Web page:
Western Sydney University prescribes health plan for the West
Western Sydney University has made an unprecedented commitment to Western Sydney with the launch of its ‘Western Health’ plan, a 20-year vision for health and medical research that addresses the immense health challenges of the region.
Vice-Chancellor Professor Barney Glover noted the strategy builds on the unique investment the University already makes to the region’s health and wellbeing with more than 12,500 students in clinical or related placements in every major hospital in the West.
“By 2038, we aim to nearly double that,” said Professor Glover.
“Western Sydney University is embedded in every key health and education precinct in our region: Bankstown, Blacktown-Mt Druitt, Camden, Campbelltown, Liverpool, Penrith and Westmead.
“From nursing and midwifery to medicine and mental health services, our University is delivering the world-class health and medical experts Western Sydney needs. Now and into the future, this strategy spells out our commitment to the health and wellbeing of our region, Australia’s fastest growing community,” said Professor Glover.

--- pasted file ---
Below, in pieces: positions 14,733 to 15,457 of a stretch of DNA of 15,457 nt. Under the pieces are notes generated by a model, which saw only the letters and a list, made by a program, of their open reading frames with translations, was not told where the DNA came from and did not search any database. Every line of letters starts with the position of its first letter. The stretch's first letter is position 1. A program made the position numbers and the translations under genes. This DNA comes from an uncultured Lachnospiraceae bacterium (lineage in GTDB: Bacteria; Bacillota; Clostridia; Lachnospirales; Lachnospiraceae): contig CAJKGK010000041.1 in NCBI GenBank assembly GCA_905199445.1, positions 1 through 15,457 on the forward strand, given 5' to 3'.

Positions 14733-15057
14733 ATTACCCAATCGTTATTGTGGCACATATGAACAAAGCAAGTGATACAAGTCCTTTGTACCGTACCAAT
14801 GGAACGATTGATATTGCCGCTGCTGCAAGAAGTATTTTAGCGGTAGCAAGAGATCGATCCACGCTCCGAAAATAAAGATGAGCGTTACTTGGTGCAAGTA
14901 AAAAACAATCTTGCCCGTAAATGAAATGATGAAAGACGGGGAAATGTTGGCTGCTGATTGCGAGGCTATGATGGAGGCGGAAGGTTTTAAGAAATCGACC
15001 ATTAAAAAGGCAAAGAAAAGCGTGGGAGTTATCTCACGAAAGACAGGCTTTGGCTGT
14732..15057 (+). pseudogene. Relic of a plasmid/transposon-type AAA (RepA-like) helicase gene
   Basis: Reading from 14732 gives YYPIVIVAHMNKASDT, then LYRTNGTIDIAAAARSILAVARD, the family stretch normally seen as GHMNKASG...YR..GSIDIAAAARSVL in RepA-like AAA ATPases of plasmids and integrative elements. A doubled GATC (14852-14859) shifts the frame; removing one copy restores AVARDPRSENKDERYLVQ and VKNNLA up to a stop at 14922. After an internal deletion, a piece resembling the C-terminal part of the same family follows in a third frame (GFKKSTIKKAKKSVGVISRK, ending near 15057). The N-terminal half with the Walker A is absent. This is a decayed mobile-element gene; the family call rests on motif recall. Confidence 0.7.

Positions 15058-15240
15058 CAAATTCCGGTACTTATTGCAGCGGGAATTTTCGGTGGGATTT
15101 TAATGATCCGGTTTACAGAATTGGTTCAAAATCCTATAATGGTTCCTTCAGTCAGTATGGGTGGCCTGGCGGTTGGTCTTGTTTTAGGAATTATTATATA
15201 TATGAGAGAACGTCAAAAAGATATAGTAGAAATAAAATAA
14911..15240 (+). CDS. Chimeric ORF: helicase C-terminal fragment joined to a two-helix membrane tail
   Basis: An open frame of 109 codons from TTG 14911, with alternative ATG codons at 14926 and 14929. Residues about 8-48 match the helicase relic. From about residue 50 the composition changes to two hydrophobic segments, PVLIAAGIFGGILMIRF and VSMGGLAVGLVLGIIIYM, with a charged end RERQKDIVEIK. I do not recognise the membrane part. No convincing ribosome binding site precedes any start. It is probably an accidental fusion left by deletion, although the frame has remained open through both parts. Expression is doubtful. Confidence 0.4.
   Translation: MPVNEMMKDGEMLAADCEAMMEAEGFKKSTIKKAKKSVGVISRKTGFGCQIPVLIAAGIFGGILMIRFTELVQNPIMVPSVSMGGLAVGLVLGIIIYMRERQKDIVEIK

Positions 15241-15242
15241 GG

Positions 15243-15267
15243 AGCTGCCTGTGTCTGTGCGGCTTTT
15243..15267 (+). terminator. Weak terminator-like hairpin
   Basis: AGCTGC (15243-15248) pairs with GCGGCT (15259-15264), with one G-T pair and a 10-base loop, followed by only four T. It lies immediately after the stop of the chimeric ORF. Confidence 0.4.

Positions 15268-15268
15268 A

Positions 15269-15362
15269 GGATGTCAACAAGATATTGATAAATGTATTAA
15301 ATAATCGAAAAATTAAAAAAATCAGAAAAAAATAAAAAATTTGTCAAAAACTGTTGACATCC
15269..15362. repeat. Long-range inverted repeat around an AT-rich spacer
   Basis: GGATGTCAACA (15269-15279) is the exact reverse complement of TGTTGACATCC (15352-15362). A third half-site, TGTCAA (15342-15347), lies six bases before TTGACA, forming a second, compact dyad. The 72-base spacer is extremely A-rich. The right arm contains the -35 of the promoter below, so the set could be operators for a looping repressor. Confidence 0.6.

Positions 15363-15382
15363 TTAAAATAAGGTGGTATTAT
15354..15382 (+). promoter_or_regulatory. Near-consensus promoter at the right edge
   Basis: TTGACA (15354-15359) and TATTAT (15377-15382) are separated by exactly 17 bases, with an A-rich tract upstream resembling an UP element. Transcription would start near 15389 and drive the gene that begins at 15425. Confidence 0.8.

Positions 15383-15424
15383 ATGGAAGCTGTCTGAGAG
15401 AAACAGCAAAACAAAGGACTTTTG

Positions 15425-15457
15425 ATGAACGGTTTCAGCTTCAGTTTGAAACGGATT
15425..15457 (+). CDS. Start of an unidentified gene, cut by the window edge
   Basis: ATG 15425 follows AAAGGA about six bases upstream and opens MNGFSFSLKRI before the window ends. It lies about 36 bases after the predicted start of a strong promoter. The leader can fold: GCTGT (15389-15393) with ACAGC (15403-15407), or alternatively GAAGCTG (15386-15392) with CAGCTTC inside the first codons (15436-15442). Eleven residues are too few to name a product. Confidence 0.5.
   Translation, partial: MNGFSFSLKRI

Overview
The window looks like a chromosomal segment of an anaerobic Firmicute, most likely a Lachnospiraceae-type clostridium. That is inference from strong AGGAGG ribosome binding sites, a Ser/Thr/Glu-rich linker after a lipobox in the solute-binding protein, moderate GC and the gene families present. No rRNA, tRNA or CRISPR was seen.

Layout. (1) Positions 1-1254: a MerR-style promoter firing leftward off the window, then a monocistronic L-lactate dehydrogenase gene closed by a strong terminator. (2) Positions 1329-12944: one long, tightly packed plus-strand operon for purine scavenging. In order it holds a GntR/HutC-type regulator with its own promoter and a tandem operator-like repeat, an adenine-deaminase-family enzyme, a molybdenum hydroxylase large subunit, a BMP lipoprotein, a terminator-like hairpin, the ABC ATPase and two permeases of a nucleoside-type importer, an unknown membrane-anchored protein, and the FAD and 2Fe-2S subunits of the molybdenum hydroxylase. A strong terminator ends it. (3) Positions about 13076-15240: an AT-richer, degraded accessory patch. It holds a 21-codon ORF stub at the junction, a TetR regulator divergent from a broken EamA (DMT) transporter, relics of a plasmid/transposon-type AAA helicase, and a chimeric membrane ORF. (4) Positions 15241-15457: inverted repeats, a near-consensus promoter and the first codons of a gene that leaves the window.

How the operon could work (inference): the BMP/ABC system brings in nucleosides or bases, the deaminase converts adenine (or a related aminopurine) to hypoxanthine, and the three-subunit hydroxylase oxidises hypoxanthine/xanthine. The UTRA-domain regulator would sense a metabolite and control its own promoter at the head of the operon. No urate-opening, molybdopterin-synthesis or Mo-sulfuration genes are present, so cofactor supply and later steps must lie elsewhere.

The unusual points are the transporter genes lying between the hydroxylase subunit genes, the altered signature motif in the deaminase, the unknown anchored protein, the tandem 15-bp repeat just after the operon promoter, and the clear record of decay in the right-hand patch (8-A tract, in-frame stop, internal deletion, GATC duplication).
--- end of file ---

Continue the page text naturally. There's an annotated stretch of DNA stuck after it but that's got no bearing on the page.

With the launch of Western Health, the University outlines the $1.2 billion it is bringing in commercial and industry-partnered investment in advanced health and educational infrastructure for Western Sydney.
The plan sees the University commit to focus on the priority areas of:
- Chronic Disease
- Healthy Ageing
- Midwifery, Maternal and Child Health
- Mental Health and Wellbeing
- Health Innovation
Assistant Vice-Chancellor Dr Andy Marks also noted Western Sydney University was positioned to develop the leading model of care in Australia.
“Through the University’s specialised health research teams and our partnerships with government and industry, we are bringing the best evidence and breakthroughs in health to bear on the ground in Western Sydney and across the world.
“Western Health harnesses the specialised insight and experience of the University to ensure that community wellbeing is advanced in line with the economic development of the region,” said Dr Marks.
“That’s vitally important for Western Sydney and it is a commitment central to everything our University does.”
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